Not having given the issue any thought beyond being prepared to recite a victim narrative, Aftab Hussein, a mental health worker at a Birmingham Mosque, went on BBC News 24 earlier today to explain why young Muslims were experiencing an above-normal sense of paranoia and other mental health stresses (as revealed in a report today by Birmingham University, which, try as I might, I have been unable to locate online).
Alas, the best personal example of victimisation he could come up with was that his friends sometimes teased him when he wore full Islamic attire. This he said, “could hurt his feelings”. I think presenter Matthew Amroliwala was hoping for more than sometimes being ragged by one’s friends.
“Muslims”, Hussein told us, “feel they are being attacked regarding the 9/11 incident and terrorism and everything like that.”
It seemed it might just pass by as a typical mid-morning interview, fluffy and with little substance – a time filler, essentially.
But then Amroliwala asked the key question: Did Hussein recognise that the Police and the Intelligence authorities had to deal with ‘the flipside’, that these terrorist attacks, plots and foiled attempts were in fact perpetrated by Muslims?
Hussein: Yeah, but that’s how the media put it across you see. That’s how I see it personally.
Amroliwala (slightly taken aback): But it’s a fact.
Hussein: It’s a fact, but there’s fact in other religions. There’s a… um, it’s a situation that needs to be seen to. Not every person, not all five fingers are the same, are they?
Amroliwala then points out that he acknowledges this but that the question is about the fact that today the threat comes from one particular quarter (just as in the past IRA terrorism came from one quarter) and that it is “a difficult balance” between the necessary steps the security services need to take and the impact on the community Hussein described.
Hussein: You see it’s a situation where, it’s, see, I think more explanation, more… a wider explanation needs to be given regarding the issue.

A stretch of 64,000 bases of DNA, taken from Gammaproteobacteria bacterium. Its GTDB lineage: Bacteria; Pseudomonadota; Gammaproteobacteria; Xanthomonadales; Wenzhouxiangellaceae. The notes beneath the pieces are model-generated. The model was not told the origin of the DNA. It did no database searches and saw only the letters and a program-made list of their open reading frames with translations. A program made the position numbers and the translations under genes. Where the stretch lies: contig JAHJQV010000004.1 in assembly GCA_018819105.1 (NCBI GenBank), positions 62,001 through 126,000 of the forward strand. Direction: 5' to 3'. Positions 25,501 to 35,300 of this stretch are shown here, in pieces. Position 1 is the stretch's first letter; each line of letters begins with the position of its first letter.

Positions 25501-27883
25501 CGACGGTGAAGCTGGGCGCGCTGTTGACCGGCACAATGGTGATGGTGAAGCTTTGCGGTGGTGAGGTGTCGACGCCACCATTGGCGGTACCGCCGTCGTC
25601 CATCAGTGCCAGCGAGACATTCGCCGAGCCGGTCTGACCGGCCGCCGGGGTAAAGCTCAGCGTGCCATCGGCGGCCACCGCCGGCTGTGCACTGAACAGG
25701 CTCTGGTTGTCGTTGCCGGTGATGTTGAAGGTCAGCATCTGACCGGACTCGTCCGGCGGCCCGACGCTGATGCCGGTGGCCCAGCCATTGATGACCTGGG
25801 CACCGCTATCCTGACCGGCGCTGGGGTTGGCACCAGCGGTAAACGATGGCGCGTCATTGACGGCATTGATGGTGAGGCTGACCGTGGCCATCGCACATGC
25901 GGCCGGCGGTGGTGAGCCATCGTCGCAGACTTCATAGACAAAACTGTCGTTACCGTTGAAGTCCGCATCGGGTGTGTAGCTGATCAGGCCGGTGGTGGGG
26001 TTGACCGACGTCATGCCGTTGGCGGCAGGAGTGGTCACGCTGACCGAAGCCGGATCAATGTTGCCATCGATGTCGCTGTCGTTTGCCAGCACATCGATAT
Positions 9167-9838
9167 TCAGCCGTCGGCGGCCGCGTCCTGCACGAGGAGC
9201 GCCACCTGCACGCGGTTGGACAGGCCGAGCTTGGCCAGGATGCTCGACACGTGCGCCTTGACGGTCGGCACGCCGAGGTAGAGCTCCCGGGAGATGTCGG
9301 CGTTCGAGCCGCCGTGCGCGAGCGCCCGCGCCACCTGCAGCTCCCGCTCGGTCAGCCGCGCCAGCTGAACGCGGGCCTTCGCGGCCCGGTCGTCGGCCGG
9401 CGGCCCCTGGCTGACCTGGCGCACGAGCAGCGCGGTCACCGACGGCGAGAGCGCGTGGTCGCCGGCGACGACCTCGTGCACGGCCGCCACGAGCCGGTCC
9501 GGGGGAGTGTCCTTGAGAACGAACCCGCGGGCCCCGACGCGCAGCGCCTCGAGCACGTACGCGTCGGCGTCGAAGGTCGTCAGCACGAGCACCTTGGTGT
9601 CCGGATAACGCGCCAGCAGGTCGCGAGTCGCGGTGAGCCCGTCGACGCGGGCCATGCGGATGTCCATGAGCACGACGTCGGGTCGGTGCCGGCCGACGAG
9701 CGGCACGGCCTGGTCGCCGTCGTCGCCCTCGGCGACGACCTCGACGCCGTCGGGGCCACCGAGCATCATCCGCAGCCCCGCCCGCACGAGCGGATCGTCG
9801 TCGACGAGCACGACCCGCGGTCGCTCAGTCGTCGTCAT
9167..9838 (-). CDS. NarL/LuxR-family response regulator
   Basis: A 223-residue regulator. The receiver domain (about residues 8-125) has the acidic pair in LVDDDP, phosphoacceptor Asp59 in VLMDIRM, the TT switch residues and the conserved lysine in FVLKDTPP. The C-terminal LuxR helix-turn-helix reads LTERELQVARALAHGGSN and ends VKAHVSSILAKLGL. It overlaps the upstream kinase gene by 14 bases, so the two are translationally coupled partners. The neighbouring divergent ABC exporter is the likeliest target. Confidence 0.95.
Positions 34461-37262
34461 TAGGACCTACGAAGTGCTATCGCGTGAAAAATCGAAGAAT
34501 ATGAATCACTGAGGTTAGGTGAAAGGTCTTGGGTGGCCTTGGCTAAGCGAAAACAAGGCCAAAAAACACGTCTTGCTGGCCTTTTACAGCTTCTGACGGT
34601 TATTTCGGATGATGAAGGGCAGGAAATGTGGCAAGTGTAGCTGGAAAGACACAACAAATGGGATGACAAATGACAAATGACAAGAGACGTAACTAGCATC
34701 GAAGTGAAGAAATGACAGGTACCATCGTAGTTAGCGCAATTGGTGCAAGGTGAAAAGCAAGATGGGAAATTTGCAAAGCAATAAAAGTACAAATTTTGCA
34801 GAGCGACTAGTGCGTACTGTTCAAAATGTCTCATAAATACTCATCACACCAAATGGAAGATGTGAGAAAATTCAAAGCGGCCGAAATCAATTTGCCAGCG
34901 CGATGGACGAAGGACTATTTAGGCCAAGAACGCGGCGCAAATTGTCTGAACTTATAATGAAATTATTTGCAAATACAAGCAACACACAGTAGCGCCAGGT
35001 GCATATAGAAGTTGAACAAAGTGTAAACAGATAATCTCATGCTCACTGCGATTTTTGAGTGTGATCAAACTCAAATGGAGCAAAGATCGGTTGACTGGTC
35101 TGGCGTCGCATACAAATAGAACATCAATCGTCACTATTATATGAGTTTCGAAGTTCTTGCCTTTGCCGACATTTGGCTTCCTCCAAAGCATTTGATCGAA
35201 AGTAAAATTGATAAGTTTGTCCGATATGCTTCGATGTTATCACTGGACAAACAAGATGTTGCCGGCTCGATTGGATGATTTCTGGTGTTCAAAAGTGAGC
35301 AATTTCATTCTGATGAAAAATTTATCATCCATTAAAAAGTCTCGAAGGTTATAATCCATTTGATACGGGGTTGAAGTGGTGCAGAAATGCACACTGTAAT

Hussein ends off saying that people need to learn more about Islam – that it’s a peaceful religion – and that the media should focus less on the “extremist side” and show more of “the friendliness and kindness”.
Now, part of his stuttering and stammering is probably down to not being an experienced commentator. But it is also evident by his answers that not only was he utterly unprepared to answer the obvious point – that almost all major terrorist atrocities and failed plots in the UK are perpetrated in the name of Islam – but that beyond reciting tired mantras about “the religion of peace” and “we feel victimised” he hadn’t given the matter much thought at all.
That simply won’t do.
I wouldn’t care if this were just some vox pop from someone stopped on the street for an opinion. But this is a “mental health worker” for a Birmingham Mosque. The mosques, according to the report, are proposing that they have a role to play in addressing the issue. But how?
If their specialist mental health workers have given no thought at all into why there is some public antipathy towards Islam, how are they going to help deal with the “paranoia” they’ve identified? Isn’t telling “vulnerable Muslims” a simplistic narrative about being victims of a media stitch-up, while failing to appreciate that the security branches have a difficult and delicate job to do, just going to feed that paranoia and make matters worse?